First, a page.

We are all unique; that’s obvious. The question is, how do we acknowledge that uniqueness in the classroom?
Often in our classrooms, lessons are created and taught to all students, with little acknowledgement that every student has different strengths and weaknesses, and that if we only assess students where they are weak they will always appear weak and never have the chance for success. While there seems to be a lot more efforts being put into making adaptations, or even modifying curriculum content for students who struggle, we also need to recognize that all students need options in order to do their best. This means that differentiation needs to happen in classrooms not only for “lower level” students, but for those who need enrichment, and even for those who are the so called “norm”.
While there has been a lot of talk about how multiple intelligences, learning styles, and other neuromyths have been debunked, the fact still remains that we all learn differently, and all have different natural strengths and talents. Some people are naturally better at drawing than others, and likewise, some are more athletic. Similarly, in the classroom, some students will be better at math, and others better at English. By differentiating the ways we teach lessons and the ways that we both introduce and assess material with students, there is a higher chance that students will feel successful and be able to demonstrate their understanding of concepts. How can we take this idea of differentiation and make it a reality in the classroom though? How can we really reach all students on a level that’s suited to them?
This is just the question that my group responded to in an inquiry project in our ECS311 class this semester. We wanted to know what information was out there that spoke to working with students based on their “abilities”, what the term growth mindset meant, how to work with lower levelled learners, EAL students and gifted students, and how all of this information can really be implemented in the classroom. To do this, we went off in search of articles, websites, videos, and apps that would inform us, and others, on what differentiated instruction really can look like. We were quite surprised by what we found too!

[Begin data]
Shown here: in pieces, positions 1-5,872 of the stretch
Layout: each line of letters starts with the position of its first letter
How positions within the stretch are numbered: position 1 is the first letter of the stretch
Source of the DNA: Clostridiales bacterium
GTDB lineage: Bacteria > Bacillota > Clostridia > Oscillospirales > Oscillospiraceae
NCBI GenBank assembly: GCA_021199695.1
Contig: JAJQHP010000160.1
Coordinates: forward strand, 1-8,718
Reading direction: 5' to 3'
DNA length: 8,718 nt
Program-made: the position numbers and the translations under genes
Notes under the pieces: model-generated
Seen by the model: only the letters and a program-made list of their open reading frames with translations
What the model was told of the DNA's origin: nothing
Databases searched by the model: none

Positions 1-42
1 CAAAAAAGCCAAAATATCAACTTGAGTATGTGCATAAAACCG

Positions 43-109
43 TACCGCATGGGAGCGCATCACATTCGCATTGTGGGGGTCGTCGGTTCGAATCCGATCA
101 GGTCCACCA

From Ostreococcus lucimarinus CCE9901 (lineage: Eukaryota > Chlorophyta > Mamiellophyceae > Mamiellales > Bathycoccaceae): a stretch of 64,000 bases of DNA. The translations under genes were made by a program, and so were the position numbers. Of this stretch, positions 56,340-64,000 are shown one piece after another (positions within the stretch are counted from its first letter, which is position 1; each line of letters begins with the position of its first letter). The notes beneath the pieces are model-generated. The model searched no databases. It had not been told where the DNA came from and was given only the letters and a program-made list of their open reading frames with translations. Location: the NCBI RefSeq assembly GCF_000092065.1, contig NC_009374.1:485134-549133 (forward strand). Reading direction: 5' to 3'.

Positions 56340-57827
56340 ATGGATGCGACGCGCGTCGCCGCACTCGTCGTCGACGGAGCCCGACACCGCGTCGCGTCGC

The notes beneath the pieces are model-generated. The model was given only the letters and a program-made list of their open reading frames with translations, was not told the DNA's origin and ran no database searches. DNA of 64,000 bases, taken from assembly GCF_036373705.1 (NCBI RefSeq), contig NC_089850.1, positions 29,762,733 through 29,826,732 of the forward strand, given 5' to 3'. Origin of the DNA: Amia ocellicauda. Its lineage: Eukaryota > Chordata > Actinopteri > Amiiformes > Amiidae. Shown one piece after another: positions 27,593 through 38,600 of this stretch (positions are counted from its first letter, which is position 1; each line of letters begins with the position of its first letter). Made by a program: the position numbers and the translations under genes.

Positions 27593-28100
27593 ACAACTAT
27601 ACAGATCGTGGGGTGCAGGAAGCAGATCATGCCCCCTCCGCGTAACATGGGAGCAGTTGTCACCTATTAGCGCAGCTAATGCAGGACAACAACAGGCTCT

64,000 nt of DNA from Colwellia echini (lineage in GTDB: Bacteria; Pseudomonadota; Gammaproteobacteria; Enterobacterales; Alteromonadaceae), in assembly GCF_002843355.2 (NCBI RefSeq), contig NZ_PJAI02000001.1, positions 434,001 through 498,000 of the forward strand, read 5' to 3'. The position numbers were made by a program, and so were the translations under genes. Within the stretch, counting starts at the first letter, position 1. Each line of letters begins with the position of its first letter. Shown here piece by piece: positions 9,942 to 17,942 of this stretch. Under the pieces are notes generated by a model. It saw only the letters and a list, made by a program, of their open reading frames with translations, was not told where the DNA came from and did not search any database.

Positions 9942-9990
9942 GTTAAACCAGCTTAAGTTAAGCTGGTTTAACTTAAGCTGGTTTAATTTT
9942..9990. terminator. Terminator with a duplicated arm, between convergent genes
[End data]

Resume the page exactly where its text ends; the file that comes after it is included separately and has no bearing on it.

There is SO MUCH information out there on this topic, and a lot of it has to be viewed with a critical eye. There is information that contradicts other information, there are teachers who always differentiate and others who think it’s not worth it, and there are many articles and websites that reflect these debates. We also found some really great tools and information that we feel will help us to better understand what differentiation can be, because it really can be many different things. To share this information with everyone, we created a website, so please check it out, and if you have comments, please let me know below this blog post!
Now, if you’ve read any of my other blogs, you know how much I enjoy the ideas of Sir Ken Robinson. This video (below) talks about how it’s not necessarily learning styles or multiple intelligences or even differentiation that are the most important to keeping kids learning and engaged, it’s the incorporation of a variety of learning methods and activities that needs to be implemented and incorporated on a daily basis. He says, “Kids prosper best from with a broad curriculum that celebrates their various talents,” and I couldn’t agree more. Kids want to be busy, they want to do hands-on things, they want to read, they want to write, they even want to learn math, but the thing is, you can’t just have children doing the same things the same way every day. That would be totally boring for anyone! So what Sir Robinson suggests is that we spark children’s’ curiosity by tapping into our own curiosity and creativity as teachers.
The ideas that Sir Robinson talks about are the types of things that I build my teaching philosophy around, as they are the ways that I see the world. I enjoy learning in a variety of ways, and also try to improve upon ways that I don’t feel as confident in. As I head into my internship in the fall, my goal is to try as many new things as possible, and to work with the students in my class to find ways to best reach all of them. I tried several things in my pre-internship, including making a choice board as a final project, and I hope to be able to extend this type of thinking even further in my internship.
So my question to you readers, is what are your views on differentiation? What do you do to differentiate? What advice do you have for new teachers as they try to find ways to engage all learners?